When sheltered American good girl Allyson “LuLu” Healey first meets laid-back Dutch actor Willem De Ruiter at an underground performance of Twelfth Night in England, there’s an undeniable spark. After just one day together, that spark bursts into a flame, or so it seems to Allyson, until the following morning, when she wakes up after a whirlwind day in Paris to discover that Willem has left. Over the next year, Allyson embarks on a journey to come to terms with the narrow confines of her life, and through Shakespeare, travel, and a quest for her almost-true-love, to break free of those confines.
Just One Day is a surprising book, it’s warm and charming, but also unexpectedly powerful. From the title, I thought I knew what the entire book would be about: a girl falls in love in a day, and the couple triumphs amongst naysayers who claim you can’t love someone without “knowing” them. But Gayle Forman’s Just One Day is so much more than that. Just One Day isn’t about romance (don’t worry, there’s a bunch of that too) so much as about a reserved girl learning who she is, and who she wants to be. And the growth you see in Allyson, aka Lulu is what makes Just One Day shine brightly.
Admittedly, I tend to put off YA contemporary novels in favor of sci-fi, dystopian, or apocalyptic fiction. But with all the love this book has been getting from so many readers, I had to check it out (that and because summer sounds like the season for light-hearted contemporary novels.) What draws me away from YA contemporary novels is its tendency to focus on romance and overdramatic angst. Too much of it makes me weary and sucks the interest out of me like a giant octopus. Thankfully, Just One Day didn’t do that. I was eager to follow Allyson’s travels, but Forman didn’t need landmarks to reel me into Allyson’s personal journey to self-discovery.
Story, Pacing, Romance:
What made Just One Day so special was that it was beyond my expectations. When I saw the title, I thought to myself, “I know EXACTLY how this is going to go down. It’s going to be four hundred pages about one day in a foreign country. And at the end, the guy probably disappears like Cinderella for the sake of having a cliffhanger.” Eighty pages in, I thought, “Wait! The eponymous one day is ending! What’s the next three-hundred and something pages going to be about now?” It is those three-hundred something pages that made me fall in love with the story despite being nothing about love. I was invested in the story because I wanted to see Allyson grow and find herself. Make new friends, discover new hobbies, AND MOVE ON.
Allyson Who Not Do Well On Chatroulette:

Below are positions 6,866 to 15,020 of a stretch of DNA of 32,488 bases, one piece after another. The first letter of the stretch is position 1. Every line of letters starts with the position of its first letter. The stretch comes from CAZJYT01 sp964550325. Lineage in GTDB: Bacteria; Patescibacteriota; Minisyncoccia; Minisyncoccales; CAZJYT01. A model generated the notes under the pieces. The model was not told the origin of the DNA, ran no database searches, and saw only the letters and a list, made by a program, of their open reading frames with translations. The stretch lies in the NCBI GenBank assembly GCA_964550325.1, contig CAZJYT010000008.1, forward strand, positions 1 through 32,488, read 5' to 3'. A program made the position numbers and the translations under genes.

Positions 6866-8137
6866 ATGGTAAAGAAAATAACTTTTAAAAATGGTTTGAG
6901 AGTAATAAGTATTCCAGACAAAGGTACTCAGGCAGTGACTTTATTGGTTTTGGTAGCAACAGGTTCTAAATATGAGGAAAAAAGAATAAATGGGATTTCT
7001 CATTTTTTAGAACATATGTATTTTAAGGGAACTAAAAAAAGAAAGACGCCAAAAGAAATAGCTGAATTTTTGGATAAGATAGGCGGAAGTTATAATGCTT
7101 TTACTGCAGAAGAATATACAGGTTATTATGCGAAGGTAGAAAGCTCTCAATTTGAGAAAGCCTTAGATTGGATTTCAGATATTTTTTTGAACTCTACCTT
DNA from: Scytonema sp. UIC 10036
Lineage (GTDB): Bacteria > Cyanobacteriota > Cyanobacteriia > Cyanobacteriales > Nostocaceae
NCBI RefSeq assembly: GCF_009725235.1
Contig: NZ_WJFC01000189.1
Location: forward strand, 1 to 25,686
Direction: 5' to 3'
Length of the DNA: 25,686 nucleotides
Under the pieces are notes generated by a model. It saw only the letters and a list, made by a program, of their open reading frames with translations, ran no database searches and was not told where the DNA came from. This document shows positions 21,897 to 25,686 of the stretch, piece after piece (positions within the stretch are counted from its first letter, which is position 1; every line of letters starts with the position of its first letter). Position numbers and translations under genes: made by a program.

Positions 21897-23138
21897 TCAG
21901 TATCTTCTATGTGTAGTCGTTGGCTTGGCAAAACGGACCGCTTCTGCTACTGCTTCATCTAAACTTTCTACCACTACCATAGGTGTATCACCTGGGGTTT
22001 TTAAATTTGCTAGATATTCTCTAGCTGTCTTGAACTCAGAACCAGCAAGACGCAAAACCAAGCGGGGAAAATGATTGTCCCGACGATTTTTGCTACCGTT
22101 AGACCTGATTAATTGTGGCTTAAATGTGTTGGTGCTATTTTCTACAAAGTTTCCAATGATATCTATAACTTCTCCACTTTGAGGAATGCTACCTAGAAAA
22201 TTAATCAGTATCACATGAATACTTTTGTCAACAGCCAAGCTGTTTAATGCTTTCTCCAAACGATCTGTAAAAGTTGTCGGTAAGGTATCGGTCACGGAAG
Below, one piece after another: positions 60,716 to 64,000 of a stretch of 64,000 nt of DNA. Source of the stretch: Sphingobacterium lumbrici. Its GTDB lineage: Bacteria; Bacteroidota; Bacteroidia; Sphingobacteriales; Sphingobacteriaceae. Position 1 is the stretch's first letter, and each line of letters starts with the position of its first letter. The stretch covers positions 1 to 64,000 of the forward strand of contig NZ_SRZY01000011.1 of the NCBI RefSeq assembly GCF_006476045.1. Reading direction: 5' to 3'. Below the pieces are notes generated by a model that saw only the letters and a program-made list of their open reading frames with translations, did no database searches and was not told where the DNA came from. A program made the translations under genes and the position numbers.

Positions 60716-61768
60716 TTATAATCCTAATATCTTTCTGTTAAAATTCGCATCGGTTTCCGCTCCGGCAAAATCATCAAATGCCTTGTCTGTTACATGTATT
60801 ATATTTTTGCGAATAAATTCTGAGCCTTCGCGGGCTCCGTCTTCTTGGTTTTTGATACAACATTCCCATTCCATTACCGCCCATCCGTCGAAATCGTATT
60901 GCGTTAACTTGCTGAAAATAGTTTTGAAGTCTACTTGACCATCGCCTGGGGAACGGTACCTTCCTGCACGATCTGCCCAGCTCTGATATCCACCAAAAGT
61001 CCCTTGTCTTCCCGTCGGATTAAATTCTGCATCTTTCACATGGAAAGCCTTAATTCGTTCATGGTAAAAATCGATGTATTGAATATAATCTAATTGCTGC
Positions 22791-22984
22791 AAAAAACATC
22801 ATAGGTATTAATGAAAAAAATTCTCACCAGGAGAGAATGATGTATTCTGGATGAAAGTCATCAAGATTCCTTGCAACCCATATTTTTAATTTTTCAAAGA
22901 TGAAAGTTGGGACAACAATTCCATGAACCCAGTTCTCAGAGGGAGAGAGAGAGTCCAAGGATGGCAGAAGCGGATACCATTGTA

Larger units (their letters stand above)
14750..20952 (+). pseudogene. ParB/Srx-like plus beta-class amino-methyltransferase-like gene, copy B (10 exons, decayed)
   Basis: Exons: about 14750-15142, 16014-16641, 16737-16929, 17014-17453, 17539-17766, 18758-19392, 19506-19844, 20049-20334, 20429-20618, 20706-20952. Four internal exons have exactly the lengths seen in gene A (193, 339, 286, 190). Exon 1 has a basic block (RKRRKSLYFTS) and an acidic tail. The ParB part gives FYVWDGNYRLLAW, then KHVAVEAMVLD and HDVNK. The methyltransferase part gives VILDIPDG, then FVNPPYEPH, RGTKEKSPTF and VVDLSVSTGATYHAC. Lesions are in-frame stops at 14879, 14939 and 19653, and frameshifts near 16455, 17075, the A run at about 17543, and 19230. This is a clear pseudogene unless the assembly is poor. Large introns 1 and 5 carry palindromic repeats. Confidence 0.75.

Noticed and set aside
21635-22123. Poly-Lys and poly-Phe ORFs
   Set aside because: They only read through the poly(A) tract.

Allyson was a frustrating character for me throughout the novel, especially in the beginning. I figure it’s because while my personality is like Allyson (“safe” and reserved,) my outlook on life is a lot closer to Willem, where I see joy in accidents. Which would also explain my relationship with Chatroulette and Omegle, websites that allow me to chat with random strangers. There’s this romantic idea of sharing a transient conversation with a complete stranger, to “meet” people you’d never otherwise meet. And when the conversation is finished, we walk our separate ways (though I rarely do give out my email.) There’s also a comfort in being able to “disconnect” people. I also believe if something is meant to be, it will happen–and to move on and look for the next door if it isn’t.
Allyson clearly doesn’t share this sentiment. If she was on Omegle, I can just imagine her feelings being hurt every five seconds when somebody disconnects. It is frustrating for me to see Allyson mope around and put her life on a standstill because she of a guy she met for ONE DAY. And that one day didn’t even end well (but seriously, you’re EIGHTEEN, not five. You shouldn’t be having a breakdown because you are lost.) You met a wonderful, charming guy. Had the time of your life (at least to you.) Wonderful! Now treasure those memories, and MOVE ON. YOUR LIFE SHOULDN’T REVOLVE AROUND ONE GUY. You can’t get greedy and expect every day to be just as magical. And how are you supposed to find the next great guy if you are moping around all depressed and emo? How are you supposed to meet the next person to change your life if nobody even wants to be within 5 feet of you?
Allyson’s negativity in two thirds of the novel made me wince. Thankfully, when Allyson sets out on her mission back to Paris that I started regaining excitement for the book. Allyson shows that when she puts her mind to a task–she can do it. I can relate to Allyson as she struggles to become an adult: forced to figure out what she wants to do with her life, or how to find a your first job with no working experience and in a bad economy, all without the support of family.
Setting (Are We Really in France?)
For a book that’s centered around traveling, I expected more in the milieu department. Maybe I just don’t associate being chased by gangsters and making out in an abandoned art studio to France. Eh. I felt Forman’s use of “trivial” moments to introduce France was a very different perspective. The boat rides, and the free bikes–it makes me jealous (though I would get severely sea sick on a boat and it would not be pretty.)
Overall, I highly, highly recommend Just One Day. Despite being released in start of a new year, I can foresee this book somewhere on my best books of the year list. It’s one of those books that don’t look like much from the cover, but under the cover lies a great story about a girl who has to figure out who she is. Also, this novel made me want to eat macarons. (WHY ARE THEY SO EXPENSIVE?!?)